Taking the pain: Punjab National Bank (PNB) reported another quarter of weak performance with a loss at the PBT level, as the bank has made high provisions against specific loans identified by the regulator. NPLs (non performing loans) have touched 9% and overall impaired loans are at 17% but we might need a few more quarters to see where it peaks for the bank, as management has highlighted that the pain has not been fully addressed. Maintain REDUCE and revise TP (target price) to R100 (from R145 earlier) largely to reflect changes in earnings.
PBT (profit before tax) slips to negative territory largely led by high provisions for impaired loans
PNB reported an extremely weak performance with negligible earnings primarily benefitted by a tax write-back. The bank reported a loss at the PBT level. Operating profit grew 6% y-o-y on the back of 5% y-o-y revenue growth and negligible cost growth. NII (net interest income) declined 3% y-o-y largely on the back of high slippages and recent cuts in lending rates. Loan growth is still subdued at 8% y-o-y and revenue growth saw higher contribution from non-interest income, which was primarily led by income from written-off loans. Tier-1 ratio has declined 85 bps q-o-q though we are yet to get full clarity on the nature and cause of this decline.
Impaired loans increase 100 bps q-o-q to 17%; gross NPLs increase 210 bps q-o-q
After two consecutive quarters of improvement in headline in gross NPLs, performance for the quarter was quite weak with gross NPLs increasing 210 bps q-o-q to 8.5% of loans while restructured loans declined 110 bps q-o-q to 9% of loans (25% towards SEB exposure). NPLs sold during the quarter to ARCs were ~35 bps of loans with a similar quantum expected in the next quarter as well. Fresh impairments increased sharply to 13% of loans (annualised) largely led by recent initiatives from RBI to strengthen bank’s balance sheet (45% of the slippages) and slippages from restructured loans (15% of slippages). Management has indicated a similar quantum of slippages for Q4FY16 (RBI led exposures). 5:25 loans and SDR for loans were 1.7% each for the quarter.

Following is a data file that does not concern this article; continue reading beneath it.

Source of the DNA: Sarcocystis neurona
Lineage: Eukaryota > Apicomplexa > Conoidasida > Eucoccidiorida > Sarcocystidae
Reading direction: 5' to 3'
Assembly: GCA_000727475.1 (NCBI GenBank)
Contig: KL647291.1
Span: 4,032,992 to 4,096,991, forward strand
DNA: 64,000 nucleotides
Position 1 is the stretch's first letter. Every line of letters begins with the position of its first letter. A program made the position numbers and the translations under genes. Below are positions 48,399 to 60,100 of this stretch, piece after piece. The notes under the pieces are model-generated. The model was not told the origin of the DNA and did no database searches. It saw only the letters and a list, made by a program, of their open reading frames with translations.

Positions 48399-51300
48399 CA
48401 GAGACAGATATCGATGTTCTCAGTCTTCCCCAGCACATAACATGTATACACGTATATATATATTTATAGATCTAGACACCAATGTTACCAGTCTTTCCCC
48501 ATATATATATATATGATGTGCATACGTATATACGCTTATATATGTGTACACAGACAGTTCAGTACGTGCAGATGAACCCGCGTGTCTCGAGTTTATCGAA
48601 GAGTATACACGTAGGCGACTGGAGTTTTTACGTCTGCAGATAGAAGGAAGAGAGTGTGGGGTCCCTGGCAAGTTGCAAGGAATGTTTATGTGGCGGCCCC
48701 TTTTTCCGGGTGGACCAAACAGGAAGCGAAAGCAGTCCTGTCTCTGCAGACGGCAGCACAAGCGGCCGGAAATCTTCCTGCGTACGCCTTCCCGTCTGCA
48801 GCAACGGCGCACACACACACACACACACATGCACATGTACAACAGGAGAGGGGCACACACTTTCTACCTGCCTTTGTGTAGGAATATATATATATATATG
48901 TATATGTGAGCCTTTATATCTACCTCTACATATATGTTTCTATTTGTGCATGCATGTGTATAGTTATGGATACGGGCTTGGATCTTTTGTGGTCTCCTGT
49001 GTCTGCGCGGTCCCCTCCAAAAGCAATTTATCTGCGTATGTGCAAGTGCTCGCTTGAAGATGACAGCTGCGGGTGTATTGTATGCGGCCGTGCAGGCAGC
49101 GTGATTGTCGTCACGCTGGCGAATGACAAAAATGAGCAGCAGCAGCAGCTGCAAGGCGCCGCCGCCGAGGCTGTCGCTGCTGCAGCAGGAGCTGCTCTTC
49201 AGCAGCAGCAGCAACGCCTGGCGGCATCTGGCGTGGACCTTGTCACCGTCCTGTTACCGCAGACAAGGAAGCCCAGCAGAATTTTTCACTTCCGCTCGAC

It is still not the end of the tunnel; retain REDUCE
We maintain our REDUCE rating on the bank with a TP of R100 (from R145) incorporating our earnings forecast for FY2016-18. The nature of the book, which is largely dominated by corporate loans, makes it a challenge to understand the timing and quantum of slippages and its subsequent impact on credit costs for the bank. We have now moved to a reasonably conservative view on credit costs for the bank, which implies near-term RoEs to remain.
Domestic NIM declines ~25 bps q-o-q to 3.3%
Large NPL recognition along with base rate cuts had an impact on domestic NIM, resulting in a 25 bps q-o-q decline to 3.1%. Our broad outlook of the NIM profile of the bank remains unchanged. We see less scope for improvement given that the bank is actively looking to reduce the risk profile of the loan portfolio. While we don’t see a dramatic change in the business model of the bank, we think that we are reaching comfortable levels that suggest that NIM is closer to its medium term range. This would imply revenue growth has strong support levels from here.
Loan growth sluggish; overseas loan growth better
Loan growth remained anaemic at 8% y-o-y and below system level growth. However, retail growth was in line with industry retail growth of ~18% y-o-y. Within retail housing loans grew by 26% y-o-y and auto loans by 17% y-o-y. Share of retail grew marginally to 13% of total loans. Overseas loans grew by ~15% y-o-y, which could be a result of low margin, short tenure loans. We forecast 10-11% loan growth in FY2016-18e.
Deposit growth at 13% y-o-y; CASA ratio stable at 40%
While the overall growth was moderate at 13% y-o-y, CA balance growth was strong at 23% y-o-y and SA growth was 13% y-o-y. With loan growth being a challenge and domestic CD ratio at ~70%, deposit growth is perhaps not crucial at the moment. Bank’s effort to reduce the share of high cost bulk deposits has led to reduction in cost of deposits.
Other key operational highlights for the quarter
Cost income ratio increased 200 bps to 50% mainly on back of sluggish topline growth. Operating expenses grew by just 4% y-o-y, with staff cost declining by 2% y-o-y on account of completion of wage revision cycle.
Non-interest income growth was strong at 29% y-o-y, led by growth in recoveries (off low base). Fee income declined 7% y-o-y while trading profit increased 7% y-o-y. Capital adequacy ratio stood at 11.3% with tier-1 ratio of 8.5%.